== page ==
Monday, 28 May 2018

The Death Camps of Auschwitz: Then and Now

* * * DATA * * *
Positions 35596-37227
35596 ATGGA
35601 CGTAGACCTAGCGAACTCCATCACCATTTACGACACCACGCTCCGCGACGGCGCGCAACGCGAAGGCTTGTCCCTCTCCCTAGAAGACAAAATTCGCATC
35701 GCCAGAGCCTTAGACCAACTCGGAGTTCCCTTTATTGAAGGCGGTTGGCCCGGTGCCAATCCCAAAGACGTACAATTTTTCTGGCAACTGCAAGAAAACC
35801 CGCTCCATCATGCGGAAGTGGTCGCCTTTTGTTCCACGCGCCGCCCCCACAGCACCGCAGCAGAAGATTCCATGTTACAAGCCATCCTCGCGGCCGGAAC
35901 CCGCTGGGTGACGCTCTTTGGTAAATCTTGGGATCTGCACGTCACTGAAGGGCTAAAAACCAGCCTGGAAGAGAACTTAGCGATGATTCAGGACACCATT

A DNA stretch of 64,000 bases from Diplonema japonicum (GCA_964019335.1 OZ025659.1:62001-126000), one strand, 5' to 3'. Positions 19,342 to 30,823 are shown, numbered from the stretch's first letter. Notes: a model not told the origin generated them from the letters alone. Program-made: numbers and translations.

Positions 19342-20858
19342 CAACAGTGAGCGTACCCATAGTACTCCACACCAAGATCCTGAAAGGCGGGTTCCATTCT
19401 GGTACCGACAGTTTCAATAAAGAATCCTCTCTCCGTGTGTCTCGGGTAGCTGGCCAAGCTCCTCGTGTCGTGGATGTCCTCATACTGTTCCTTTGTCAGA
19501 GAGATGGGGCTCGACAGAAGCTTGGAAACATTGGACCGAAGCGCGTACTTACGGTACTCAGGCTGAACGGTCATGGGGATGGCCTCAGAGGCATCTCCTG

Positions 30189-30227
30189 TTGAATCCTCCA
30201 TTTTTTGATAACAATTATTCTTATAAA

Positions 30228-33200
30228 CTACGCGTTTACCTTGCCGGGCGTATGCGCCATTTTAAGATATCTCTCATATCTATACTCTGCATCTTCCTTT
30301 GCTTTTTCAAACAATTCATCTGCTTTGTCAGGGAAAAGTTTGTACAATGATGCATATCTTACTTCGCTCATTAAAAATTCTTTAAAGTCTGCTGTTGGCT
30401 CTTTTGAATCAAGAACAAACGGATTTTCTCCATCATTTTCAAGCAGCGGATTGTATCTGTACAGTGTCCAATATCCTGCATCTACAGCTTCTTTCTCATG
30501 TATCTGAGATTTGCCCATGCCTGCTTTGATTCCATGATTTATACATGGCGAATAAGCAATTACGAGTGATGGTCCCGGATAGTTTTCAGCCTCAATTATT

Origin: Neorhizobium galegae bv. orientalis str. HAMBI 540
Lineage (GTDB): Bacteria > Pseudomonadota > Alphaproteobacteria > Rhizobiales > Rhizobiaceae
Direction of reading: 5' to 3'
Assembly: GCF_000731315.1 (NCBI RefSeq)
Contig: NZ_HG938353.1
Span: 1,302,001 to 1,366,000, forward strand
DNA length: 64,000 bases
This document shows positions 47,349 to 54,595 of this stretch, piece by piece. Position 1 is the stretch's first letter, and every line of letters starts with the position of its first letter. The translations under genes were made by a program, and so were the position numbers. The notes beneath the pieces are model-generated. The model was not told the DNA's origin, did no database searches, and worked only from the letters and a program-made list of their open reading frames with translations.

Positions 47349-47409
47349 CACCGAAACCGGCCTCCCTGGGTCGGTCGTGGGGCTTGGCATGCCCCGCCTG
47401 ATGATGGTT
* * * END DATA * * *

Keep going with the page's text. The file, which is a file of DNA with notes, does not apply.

Auschwitz was a network of concentration and extermination camps built and operated in occupied Poland by Nazi Germany during the Second World War. It was the largest of the German concentration camps. From spring 1942 until the fall of 1944, transport trains delivered Jews to the camp's gas chambers from all over Nazi-occupied Europe and nearly three million people had died there. On January 27, 1945, Auschwitz was liberated by Soviet troops, a day commemorated around the world as International Holocaust Remembrance Day. In 1947, Poland founded a museum on the site of Auschwitz I and II, which by 1994 had seen 22 million visitors—700,000 annually—pass through the iron gates crowned with the infamous motto.
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